Don’t forget new Section 475 MTM elections are due by April 15, too. Making a Section 475 MTM election could be tricky based on using unreliable tax information. It can affect your decision to file or skip the Section 475 MTM election. Generally, we recommend Section 475 MTM on securities only, providing the business trader doesn’t have capital loss carryovers. Traders need capital gains to use up capital loss carryovers, not Section 475 MTM ordinary income. On the other hand, wash sales from 2011 can be converted into Section 475 MTM ordinary losses in 2012 with a MTM election. See our year-end tax planning content and consult a trader tax expert about this election. It’s beyond the scope of this blog article.

Section 475 MTM exempts traders from Form 8949 and wash sales, too. GreenTraderTax has recommended Section 475 MTM for securities business traders since Congress opened this door in 1997. It’s our claim to fame. All these years, it exempted business traders from wash sale rules – which have always been a pain to understand and apply – and that onerous capital loss limitation of $3,000 against ordinary income. Now, Section 475 MTM also exempts business traders from Form 8949, as Section 475 is reported on Form 4797 Part II ordinary gain or loss.

Entities are exempt from Form 8949, too. Another way to avoid the Form 8949 nightmare is by trading in an entity, with or without trader tax status. The IRS does not currently require entities to use Form 8949. Pass-through entities do receive 1099-Bs, but entities may still report line-by-line securities trades on Schedule D and Schedule D-1 attachments. Entities are very tax beneficial to business traders, unlocking opportunities for retirement plan and health insurance premium AGI deductions. Consider a trading entity soon this year.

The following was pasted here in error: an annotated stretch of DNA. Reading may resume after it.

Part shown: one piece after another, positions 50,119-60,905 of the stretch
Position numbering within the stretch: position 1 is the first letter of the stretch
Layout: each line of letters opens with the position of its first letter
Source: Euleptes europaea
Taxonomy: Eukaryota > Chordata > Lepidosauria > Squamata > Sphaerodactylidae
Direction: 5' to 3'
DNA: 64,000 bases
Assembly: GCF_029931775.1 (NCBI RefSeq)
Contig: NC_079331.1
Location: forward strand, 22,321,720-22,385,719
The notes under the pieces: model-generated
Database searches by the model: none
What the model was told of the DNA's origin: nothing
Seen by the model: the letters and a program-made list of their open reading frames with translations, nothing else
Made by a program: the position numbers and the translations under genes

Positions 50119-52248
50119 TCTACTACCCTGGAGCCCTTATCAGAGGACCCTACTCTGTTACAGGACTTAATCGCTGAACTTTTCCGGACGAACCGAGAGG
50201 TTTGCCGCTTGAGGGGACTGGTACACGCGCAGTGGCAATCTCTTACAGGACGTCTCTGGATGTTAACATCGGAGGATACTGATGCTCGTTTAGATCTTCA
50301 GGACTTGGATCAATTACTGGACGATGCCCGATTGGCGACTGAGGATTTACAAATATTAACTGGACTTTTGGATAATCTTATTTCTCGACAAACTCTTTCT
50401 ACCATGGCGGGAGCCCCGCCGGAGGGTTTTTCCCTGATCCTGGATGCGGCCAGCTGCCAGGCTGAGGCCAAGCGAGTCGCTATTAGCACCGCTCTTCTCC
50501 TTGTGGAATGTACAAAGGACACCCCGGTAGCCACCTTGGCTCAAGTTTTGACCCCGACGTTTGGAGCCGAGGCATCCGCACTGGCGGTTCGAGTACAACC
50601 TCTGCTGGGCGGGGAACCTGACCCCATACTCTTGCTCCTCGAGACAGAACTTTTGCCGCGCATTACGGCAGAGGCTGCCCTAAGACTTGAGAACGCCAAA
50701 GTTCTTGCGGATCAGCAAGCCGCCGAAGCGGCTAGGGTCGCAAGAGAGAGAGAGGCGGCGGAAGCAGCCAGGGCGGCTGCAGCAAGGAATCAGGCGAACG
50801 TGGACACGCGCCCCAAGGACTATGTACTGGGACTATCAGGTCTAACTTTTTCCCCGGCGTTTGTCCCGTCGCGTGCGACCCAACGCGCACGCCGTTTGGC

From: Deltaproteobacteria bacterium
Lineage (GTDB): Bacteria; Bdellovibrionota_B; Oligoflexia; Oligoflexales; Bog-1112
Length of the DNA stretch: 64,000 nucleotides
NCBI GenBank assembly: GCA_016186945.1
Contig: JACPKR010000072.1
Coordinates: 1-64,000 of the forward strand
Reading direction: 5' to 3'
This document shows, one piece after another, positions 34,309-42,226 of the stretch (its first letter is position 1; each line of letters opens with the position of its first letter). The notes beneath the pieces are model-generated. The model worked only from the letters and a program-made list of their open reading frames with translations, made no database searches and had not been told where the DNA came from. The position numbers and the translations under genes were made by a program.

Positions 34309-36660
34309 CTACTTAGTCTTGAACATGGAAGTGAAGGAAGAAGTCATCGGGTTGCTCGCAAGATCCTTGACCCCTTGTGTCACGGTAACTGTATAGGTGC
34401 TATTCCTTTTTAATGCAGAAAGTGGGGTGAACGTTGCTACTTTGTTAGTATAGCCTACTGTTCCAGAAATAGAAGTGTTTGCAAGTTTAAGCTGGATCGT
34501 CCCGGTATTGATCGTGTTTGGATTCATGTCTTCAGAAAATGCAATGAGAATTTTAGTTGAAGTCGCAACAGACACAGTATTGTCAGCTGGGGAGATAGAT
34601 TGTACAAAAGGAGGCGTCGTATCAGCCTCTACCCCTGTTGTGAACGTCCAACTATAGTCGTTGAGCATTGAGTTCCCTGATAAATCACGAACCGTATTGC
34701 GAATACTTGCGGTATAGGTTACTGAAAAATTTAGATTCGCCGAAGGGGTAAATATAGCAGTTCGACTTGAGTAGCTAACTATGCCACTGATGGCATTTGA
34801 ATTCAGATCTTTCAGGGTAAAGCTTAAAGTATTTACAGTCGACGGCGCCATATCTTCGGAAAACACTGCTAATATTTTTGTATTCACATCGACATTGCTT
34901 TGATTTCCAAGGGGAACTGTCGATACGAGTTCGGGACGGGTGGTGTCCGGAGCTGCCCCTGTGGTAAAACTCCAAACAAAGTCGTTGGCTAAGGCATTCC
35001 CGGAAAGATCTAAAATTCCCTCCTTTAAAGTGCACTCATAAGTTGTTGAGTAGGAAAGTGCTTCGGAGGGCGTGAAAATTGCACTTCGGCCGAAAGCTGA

Congress and the IRS botched this cost-basis rule
This is a classic case of government trying to fix things, but making them worse, at least in the short run. Congress wanted to “close the tax gap” and the IRS claimed that too many securities traders were making errors on cost-basis reporting and underpaying their capital gains taxes. So, Congress and the IRS enacted the cost-basis reporting rules in 2008, allowing brokers to begin a three-year phase-in. Most would think that was plenty of time, but apparently it was not. Plus, the rules seem to be poorly designed. Even after full phase-in, many instruments are still not “covered” on 1099-Bs, and trade accounting will continue to have large discrepancies with 1099-Bs. Hopefully they can be easily explained in 2013.

Should the IRS hold tax notices or even retract Form 8949? Why didn’t the IRS hold off on Form 8949 until 2013, after the cost-basis reporting rules fully phase in? Why ask taxpayers to reconcile a much bigger difference in 2011 than will be required in 2013? Isn’t it unfair and outrageous if the IRS sends tens of thousands of tax notices from Form 8949 discrepancies? Imagine having to endure a protracted IRS exam with the agent tracing every single confirmation and more. I hope the taxpayer advocate gets involved here and this fiasco is put on hold.

Further help may be on the way
The AICPA recognized this wide-scale problem with IRS cost-basis reporting rules and it recently formed a new task force to tackle the problem. Kudos to my partner Darren Neuschwander, CPA: The AICPA invited him to join this task force, and they have their first meeting very soon. Mr. Neuschwander was also on the AICPA committee for dealing with the IRS on its cost-basis reporting rules.